Last month, in the second week of November, Boko Haram seized Chibok. A couple of days later the Nigerian Army took it back. Speaking to Deutche Welle, Colonel Sanu Usman the army deputy director of public relations said: “We have made adequate arrangements to guard the lives and properties of the legal inhabitants of that town and area.” But Chibok refugees nonetheless, are appealing for help to set up a camp near Abuja where they can wait it out.
In June of this year Boko Haram attacked Attagara in Gwoza local government area of Borno State, and a massacre took place. Rifkatu Samaila, 63 years old was one of the women ‘lucky’ enough, as reporter Nathaniel Fredrick Akhigbe wrote, to bury her husband. Samaila dug the grave herself.
“On that day, anywhere you go in the village there were dead bodies! The matter of numbering the dead was very challenging because it was too many! Women were the ones burying their dead because there were no men.”
According Akhigbe, “the Boko Haram sect started the onslaught on Attagara on the 1st of June. The terrorists had attempted to invade the village on two occasions but the villagers successfully defended their village without the help of the Military, killing five members of the sect with locally made arms (arrow, javelins, gun and cutlasses). The sect enraged with this defeat, mobilised all their members in the region and returned with sophisticated weapons to annihilate the village completely.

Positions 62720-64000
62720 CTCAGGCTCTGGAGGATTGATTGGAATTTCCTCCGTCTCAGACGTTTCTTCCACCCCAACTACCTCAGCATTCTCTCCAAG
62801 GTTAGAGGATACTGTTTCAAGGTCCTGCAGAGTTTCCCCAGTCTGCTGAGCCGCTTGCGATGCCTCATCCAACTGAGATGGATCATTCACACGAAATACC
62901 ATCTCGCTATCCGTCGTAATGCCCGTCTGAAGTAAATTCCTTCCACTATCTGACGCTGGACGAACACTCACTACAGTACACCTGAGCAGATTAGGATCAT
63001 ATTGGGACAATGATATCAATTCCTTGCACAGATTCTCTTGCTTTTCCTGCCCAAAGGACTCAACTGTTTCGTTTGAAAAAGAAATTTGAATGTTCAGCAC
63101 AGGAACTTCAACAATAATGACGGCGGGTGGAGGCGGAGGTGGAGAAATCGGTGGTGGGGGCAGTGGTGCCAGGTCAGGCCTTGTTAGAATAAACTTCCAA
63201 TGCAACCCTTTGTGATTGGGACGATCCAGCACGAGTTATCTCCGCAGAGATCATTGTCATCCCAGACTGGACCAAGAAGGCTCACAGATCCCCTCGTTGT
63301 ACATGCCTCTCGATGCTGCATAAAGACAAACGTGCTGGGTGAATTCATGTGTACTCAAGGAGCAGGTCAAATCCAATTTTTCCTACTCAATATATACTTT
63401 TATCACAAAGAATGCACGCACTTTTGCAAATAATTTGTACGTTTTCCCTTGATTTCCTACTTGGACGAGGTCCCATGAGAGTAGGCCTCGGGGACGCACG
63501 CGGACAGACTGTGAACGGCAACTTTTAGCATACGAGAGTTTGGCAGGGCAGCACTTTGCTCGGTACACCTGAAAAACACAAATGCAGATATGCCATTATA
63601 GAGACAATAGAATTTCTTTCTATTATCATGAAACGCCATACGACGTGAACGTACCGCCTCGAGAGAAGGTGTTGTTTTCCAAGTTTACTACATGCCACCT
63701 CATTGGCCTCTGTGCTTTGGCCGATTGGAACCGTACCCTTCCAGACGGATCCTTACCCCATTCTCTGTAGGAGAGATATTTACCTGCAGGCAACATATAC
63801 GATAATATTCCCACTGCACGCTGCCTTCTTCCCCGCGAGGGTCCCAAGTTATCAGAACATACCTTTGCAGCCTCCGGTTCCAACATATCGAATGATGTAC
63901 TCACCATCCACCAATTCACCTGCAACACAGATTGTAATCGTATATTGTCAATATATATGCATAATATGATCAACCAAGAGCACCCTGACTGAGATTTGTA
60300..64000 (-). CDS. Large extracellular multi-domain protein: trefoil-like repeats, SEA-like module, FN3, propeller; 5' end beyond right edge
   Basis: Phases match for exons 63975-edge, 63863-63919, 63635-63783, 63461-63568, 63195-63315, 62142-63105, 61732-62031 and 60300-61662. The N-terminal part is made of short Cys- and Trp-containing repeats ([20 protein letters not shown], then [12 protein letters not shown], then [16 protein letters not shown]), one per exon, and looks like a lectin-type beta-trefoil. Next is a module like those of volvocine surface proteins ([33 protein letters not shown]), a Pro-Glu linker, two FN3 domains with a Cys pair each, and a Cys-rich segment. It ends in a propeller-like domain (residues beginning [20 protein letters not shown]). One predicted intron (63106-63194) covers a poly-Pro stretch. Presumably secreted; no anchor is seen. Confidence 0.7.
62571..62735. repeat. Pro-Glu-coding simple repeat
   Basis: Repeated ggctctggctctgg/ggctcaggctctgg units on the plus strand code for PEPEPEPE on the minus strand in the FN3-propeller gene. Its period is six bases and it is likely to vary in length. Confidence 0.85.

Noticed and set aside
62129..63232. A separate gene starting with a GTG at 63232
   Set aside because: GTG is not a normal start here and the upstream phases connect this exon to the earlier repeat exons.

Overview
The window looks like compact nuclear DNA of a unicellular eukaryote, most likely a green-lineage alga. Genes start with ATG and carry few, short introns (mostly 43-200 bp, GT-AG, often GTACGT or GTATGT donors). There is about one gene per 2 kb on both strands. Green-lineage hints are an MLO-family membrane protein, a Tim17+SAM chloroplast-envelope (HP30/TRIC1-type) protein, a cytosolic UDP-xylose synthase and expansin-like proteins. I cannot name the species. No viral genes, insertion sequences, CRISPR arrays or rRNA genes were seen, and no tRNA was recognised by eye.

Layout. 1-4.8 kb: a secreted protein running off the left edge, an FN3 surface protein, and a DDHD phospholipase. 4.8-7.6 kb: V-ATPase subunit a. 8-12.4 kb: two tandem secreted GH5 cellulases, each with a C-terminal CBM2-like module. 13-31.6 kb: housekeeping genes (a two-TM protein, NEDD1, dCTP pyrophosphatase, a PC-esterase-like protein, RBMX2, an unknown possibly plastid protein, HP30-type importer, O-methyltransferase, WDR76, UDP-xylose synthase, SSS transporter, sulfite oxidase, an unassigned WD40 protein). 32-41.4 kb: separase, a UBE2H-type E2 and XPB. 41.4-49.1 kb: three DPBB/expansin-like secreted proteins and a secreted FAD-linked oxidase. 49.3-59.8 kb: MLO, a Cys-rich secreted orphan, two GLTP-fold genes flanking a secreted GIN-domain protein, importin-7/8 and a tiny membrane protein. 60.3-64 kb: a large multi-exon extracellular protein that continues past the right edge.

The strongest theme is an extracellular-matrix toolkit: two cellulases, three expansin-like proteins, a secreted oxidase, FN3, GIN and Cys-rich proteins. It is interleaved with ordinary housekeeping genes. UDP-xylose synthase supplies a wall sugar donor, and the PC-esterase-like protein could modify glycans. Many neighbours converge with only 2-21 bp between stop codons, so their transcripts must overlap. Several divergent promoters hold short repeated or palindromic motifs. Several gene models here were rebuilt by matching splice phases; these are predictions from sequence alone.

The notorious sect deceived the villagers into believing they were soldiers sent to protect them. The deception worked. “
Akhigbe went on to say: “Samaila’s account reflects the fierce method of killing that has been adopted by Boko Haram not only in Attagara village but also across the state. The killings were often gruesome and barbaric. But even more disappointing is the failure by teeming Nigerians to make the important link that the Boko Haram campaign is one of the key phases of the brewing Genocide in the north.”
This is an enterprising piece of reporting but the most stirring part of Samaila’s account was a request she put to Akhigbe.
“What I will like to beg the world is to help us ask our government whether we are still Nigerians.”
This week the news has been all about party primaries for next year’s general elections and the publication of a three volume set of memoirs by Nigeria’s longest serving president in agbada and in khaki and still going strong through decades of no water no light. Maybe for those involved, this is the substance of life but for some of us watching from the sidelines it has an air of unreality about it, the sense of a kingdom built on dust with the thinnest of layers between those hidden from sight in a dark and treacherous forest and those cavorting in the hazy sunlight.
Eight months and counting…
Amma Ogan, veteran editor and newspaper woman, contributed this piece from South Africa.